Tuesday, February 24, 2009

Is my boss picking on me for racial reasons?

Dear Diversity Diva: This may not seem like a diversity question, but I just don’t know. My boss is another race than I am, and she’s always sneaking up behind me, looking over my shoulder, to see what’s on my computer screen. In my gut, I think that this boss is picking on me for racial reasons even though I don’t have any problems with the other supervisors and haven’t really had any other problems at work. So am I just being paranoid? — Snippy About Snooping Bosses

Dear Snippy: You’re right to wonder if your issue is a diversity issue. Diversity, generally speaking, is about different perceptions and treatments and the role of differences among groups in the workplace.

Your case doesn’t seem to really be about diversity because you gave no indication about whether this was happening to anyone else.

It sounds like you’re asking a discrimination question disguised as a diversity issue. And this would be something you need to talk over with another supervisor or a human resources person.

Your gut feeling that your boss is “picking” on you because of your race might be entirely accurate and something that your friends and close colleagues might agree with you on when you talk about it on the sly. But it’s just as likely that your boss doesn’t care for you for any number of other reasons and it has nothing to do with race. But constant speculation isn’t going to make your days any easier, especially if this is the only real problem you have at work.

Either way, bosses have the right to see what their employees are up to when they are supposed to be working.

In a truly diverse world, some people who are different than you aren’t going to like you sometimes, and more times than not, there’s not a whole lot you can do about it.

In this case, since you suspect that your boss is creeping up behind you because she has some issue with you, regardless of what the issue is, your best bet is to make sure she only sees work when she looks at your computer screen.

Tuesday, February 3, 2009

When majority member sits on minority panel

Dear Diversity Diva: I’m a white guy who sits on the diversity committee where I work. Maybe I’m just naive, but my company seems pretty diverse to me, so how do we know when we’ve achieved diversity? — Making Progress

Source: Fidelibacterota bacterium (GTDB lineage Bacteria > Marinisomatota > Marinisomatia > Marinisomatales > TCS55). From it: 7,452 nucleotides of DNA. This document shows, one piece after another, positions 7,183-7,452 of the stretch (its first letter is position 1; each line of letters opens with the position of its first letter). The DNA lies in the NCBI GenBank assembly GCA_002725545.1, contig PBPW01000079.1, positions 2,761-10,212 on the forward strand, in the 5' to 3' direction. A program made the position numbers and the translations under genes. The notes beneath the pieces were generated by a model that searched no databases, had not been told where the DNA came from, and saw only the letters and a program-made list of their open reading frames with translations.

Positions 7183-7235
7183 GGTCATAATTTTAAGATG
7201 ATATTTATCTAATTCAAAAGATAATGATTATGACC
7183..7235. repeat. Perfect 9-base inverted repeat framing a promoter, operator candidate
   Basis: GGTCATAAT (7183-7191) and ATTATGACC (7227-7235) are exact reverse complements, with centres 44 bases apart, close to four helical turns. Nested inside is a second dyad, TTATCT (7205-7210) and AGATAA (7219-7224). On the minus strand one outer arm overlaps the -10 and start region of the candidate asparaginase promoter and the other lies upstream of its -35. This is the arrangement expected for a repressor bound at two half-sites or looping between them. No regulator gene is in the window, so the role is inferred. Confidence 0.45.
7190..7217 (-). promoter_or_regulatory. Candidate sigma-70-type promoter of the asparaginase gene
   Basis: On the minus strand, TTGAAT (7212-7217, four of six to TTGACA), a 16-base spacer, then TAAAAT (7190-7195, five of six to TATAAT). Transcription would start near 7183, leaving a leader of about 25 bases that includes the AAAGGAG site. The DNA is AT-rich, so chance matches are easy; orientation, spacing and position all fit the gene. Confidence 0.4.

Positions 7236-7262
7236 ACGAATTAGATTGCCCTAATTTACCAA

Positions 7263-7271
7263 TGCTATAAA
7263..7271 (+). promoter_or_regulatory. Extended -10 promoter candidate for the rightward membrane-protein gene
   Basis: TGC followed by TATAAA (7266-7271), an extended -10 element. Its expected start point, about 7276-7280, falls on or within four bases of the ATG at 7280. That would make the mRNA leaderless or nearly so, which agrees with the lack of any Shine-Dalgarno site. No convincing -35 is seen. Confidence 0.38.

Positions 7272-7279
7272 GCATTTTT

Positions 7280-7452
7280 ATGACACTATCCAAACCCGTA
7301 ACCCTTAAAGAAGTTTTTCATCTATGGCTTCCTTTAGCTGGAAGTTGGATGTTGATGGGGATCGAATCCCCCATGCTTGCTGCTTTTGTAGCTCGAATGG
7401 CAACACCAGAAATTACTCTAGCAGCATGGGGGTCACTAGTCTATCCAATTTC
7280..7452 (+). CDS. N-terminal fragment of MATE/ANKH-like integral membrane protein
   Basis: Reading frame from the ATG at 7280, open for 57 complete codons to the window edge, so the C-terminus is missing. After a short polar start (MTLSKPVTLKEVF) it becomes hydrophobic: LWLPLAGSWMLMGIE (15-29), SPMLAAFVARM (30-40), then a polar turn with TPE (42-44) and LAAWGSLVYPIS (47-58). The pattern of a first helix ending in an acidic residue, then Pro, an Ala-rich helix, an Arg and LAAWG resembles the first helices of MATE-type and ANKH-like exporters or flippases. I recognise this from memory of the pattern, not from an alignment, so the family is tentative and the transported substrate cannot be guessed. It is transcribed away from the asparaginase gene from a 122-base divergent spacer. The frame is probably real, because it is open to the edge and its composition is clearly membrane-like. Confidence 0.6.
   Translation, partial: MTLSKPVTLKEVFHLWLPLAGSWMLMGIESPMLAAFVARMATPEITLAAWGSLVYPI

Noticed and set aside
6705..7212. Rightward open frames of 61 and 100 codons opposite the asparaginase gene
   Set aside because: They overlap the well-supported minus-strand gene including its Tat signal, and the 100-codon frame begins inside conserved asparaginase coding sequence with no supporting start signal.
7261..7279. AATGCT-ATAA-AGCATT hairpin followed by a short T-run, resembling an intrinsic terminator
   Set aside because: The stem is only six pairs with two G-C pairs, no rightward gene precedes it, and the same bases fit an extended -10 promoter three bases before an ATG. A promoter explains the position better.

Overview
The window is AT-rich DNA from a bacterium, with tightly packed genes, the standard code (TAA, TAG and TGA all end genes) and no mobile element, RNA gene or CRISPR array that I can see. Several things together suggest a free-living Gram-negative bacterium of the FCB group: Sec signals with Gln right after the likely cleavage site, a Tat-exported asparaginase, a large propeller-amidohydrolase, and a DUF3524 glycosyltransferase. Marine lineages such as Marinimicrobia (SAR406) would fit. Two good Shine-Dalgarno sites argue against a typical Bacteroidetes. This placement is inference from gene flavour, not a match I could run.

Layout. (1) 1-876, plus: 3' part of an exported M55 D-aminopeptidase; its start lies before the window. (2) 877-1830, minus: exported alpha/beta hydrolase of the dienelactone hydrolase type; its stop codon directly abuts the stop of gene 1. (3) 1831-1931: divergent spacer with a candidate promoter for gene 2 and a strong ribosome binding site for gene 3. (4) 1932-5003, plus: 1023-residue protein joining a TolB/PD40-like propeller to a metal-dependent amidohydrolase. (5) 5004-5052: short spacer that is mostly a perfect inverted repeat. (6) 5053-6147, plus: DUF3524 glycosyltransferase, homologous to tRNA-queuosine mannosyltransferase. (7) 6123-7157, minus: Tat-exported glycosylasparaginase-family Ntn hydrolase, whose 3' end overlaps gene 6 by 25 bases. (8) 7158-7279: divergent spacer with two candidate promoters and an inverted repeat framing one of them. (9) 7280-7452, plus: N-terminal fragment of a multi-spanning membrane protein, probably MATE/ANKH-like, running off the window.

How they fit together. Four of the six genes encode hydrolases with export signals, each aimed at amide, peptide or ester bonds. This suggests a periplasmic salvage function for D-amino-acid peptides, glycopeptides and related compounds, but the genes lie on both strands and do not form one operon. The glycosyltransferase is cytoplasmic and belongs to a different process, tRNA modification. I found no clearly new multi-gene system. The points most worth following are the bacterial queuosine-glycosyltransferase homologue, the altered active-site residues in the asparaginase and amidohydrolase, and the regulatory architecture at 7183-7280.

Dear Making Progress: That’s a great question. And depending on whom you ask, you’ll get several different answers.
Ultimately, I think the answer anyone gives will be based on the view from their seat. For example, if you’re a member of a racial minority, you’re going to be painfully aware of how few members of minority racial groups, particularly your own, work with you. On the other hand, if you’re in the majority racial group for your workplace, then you may tend to view the minority employees that you do have as the sign of great strides toward diversity.
Additionally, diversity is about leadership. So, if all your leaders are monopolized by one group, even if the working core is “diverse,” that still may not be much of an achievement.
However, diversity isn’t just about numbers. If it were, then it would be an easy number to achieve — you would get a demographic breakdown of the community you live in and just make sure you had the proportionate number in your organization.
No, diversity also is about treatment of the different groups within an organization. That’s one of the reasons most diversity initiatives in recent years have been renamed “diversity and inclusion.”
While some write that off as just words and another stab at political correctness, words do mean something. Inclusion means that a company or organization aims to make sure the workplace doesn’t leave anyone out.
Therefore, I don’t think that diversity is ever something that an organization achieves. Rather, it’s a mandate to keep fairness and equity as an objective that is a continual process of progress and not just a single, final achievement.